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0263 Notes on Marco Polo : vol.1
Notes on Marco Polo : vol.1 / Page 263 (Grayscale High Resolution Image)

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doi: 10.20676/00000246
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143. CIAGANNOR   247

his facsimile map (after p. 132) and also by RUGE (HALLBERG, 150). It was equated with Hsi-an-fu by BUCHON, and this has been repeated by HALLBERG; but the identification, based on phonetic analogy, is valueless since the name Hsi-an-fu did not exist in Polo's time, and the city was then known as « Quengianfu » (q. v.). In the meantime, CORDIER, whose facsimile map gives «Cinganar », had said that this « Cinganar » was Polo's « Ciagannor » (L'Extrême-Orient dans l'Atlas Catalan, 20). I do not think that CORDIER was right. Although I cannot identify « Cinganor » or «Cinganar », the location seems to be too southern for « Ciagannor ». Moreover, CORDIER left out of account a name «Ciagamor », the location of which fits « Ciagannor » much better and which was already identified with «Ciagannor» by BUCHON (cf. BUCHON's map after p. 132, and the text p. 134; RUGE reads « Ciaganor »; cf. HALLBERG, 173).

The name Cayân-nôr is fairly common (nine Cayàn-nôr are listed in the Index to PoPov,

Mên-gu-yu-mu-czi, 73), and in Mongol times we find a Cayân-nôr (« 1ayân-nàûr ») as far away as Persia (Oh, III, 415). Two Z`ayân-nôr are mentioned in North China in Polo's time. One, where the prince Ananda resided for a time, was in «Tangut »; it is known mainly from Ra"sidu-

'd-Din's account who calls it )4;    Cayàn-nâwûr (BI, n, 496, 501; Y', III, 127 [where «Fanchân
Nâûr» is a corrupt reading], 132; iv, 162 [which I cannot trace]). Its location is still doubtful. It could not lie as far north as lat. 450 45' (with east long. 960) as was supposed by YULE (Y', III,

133) and given as a fact by HOWORTH (I, 176). Still less could it be lat. 480 10' and long. 990 45',

as given without comment by PENZER (Pe, xLlv), which would carry us north of the Altai, far to the north-western corner of Mongolia. I think that PENZER'S «480 10' » is a misprint for «45010' », and that the location is simply due to the fact that there is a eayân-nôr with approximately such coordinates on our maps. But this t ayân-nôr is out of the question here. Prince Ananda's palace must have been in Shàn-hsi. This makes it difficult, however, to account for the following passage in Rasidu-'d-Din as translated by QUATREMÉRE (Not. et Extr., XIII, I, 235; I cannot trace the original Persian text) : « When one descends below the Cayàn-nôr, one is near the city of QarâHwâjah (see ' Carachoço ') in the Uighur country, where they make good wine.» If I am right, the Cayân-nôr of « Tangut » must have been at a great distance from the region of «Carachoço» or Turfan. Unfortunately, I cannot find any certain mention of the Tangut Cayân-nôr in Chinese sources of the Mongol period (CHANG Hsing-lang, Chung-hsi chiao-t'ung ship-lino hui p' ien, Iv, 276, ignores it entirely; YS, 100, 2 a, is at least ambiguous). The place remained known, however, at the beginning of the Ming dynasty, and it seems to have been in the region of the Ordos, inside the great bend of the Yellow River, somewhat west of Yü-lin and north of the district of Huai-yuan (now Hêng-shan); cf. Ti-ming to tz'û-tien, 1086. In 1370, when the Ming armies were active in Shàn-hsi and Kan-su against the last upholders of the Mongol dynasty, a Chinese general, after Lan-chou had been conquered, entered Ning-hsia, and thence proceeded to Cayân-nôr, Tung-shêng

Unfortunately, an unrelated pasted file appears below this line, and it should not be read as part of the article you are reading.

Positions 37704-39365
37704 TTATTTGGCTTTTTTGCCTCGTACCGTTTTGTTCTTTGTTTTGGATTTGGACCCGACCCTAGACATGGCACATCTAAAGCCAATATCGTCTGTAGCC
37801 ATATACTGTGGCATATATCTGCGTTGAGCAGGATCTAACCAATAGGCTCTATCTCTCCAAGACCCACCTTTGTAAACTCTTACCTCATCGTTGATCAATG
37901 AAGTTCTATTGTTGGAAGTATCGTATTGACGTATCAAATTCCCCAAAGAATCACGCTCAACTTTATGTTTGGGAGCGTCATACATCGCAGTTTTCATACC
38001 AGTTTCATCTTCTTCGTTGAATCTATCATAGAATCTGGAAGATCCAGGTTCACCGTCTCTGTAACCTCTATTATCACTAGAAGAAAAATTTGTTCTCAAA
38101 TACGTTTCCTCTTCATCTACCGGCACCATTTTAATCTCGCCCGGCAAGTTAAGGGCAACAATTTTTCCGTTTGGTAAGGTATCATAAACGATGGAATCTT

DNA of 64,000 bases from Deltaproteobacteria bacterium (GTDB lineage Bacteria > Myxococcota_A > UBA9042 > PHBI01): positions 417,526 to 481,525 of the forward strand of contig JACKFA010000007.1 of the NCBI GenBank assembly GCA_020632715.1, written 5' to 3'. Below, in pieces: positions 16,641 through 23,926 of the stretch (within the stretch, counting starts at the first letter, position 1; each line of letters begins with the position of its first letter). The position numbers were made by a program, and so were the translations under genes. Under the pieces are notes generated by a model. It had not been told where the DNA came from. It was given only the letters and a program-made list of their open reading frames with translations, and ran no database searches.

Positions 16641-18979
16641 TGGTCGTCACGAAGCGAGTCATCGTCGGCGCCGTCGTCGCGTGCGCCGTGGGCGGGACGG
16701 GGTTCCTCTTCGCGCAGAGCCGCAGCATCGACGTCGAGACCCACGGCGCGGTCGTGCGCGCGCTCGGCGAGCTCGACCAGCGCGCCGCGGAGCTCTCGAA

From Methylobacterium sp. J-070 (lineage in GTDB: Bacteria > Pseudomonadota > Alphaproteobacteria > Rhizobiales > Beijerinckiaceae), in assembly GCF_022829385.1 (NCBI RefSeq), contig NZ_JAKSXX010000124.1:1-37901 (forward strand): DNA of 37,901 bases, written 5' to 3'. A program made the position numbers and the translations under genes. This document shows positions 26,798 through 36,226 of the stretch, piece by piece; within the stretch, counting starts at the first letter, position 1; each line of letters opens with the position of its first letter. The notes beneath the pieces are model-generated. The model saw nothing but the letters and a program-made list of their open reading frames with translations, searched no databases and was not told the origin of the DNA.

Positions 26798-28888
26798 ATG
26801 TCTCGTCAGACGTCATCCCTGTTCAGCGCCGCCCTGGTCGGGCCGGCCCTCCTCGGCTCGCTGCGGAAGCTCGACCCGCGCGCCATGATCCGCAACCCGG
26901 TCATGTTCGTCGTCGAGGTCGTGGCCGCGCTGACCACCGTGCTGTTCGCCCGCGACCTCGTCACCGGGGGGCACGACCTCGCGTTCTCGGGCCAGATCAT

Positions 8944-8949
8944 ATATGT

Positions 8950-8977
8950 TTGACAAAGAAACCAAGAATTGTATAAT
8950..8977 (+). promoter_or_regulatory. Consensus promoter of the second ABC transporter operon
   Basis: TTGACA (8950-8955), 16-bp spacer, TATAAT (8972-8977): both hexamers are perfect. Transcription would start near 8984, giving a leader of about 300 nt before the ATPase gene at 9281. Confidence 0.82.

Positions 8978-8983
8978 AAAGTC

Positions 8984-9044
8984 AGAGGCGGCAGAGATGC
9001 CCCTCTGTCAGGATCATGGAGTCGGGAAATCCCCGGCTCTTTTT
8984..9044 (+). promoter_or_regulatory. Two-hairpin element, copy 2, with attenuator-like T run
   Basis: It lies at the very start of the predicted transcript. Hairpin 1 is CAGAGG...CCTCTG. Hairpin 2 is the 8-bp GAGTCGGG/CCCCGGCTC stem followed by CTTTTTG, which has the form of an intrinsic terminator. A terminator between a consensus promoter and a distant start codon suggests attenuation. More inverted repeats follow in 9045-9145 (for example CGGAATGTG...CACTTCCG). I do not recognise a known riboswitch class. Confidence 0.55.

(i. e. Tobto, at the north-eastern angle of the great bend of the Huang-ho), Ta-t'ung and Hsüan-fu

(i. e. Hsüan-hua; see «Sindachiu »). This text of the Ming shih (126, 6 a; cf. also 124, 2 a) seems decisive in favour of the location adopted in the Ti-ming to tz'û-tien, and is supported, moreover, by a proposal made in the middle of the 15th cent. to remove to Cayân-nôr a neighbouring garrison of the Ordos.

While much remains to be elucidated in connection with the Cayân-nôr of Tangut, we can reach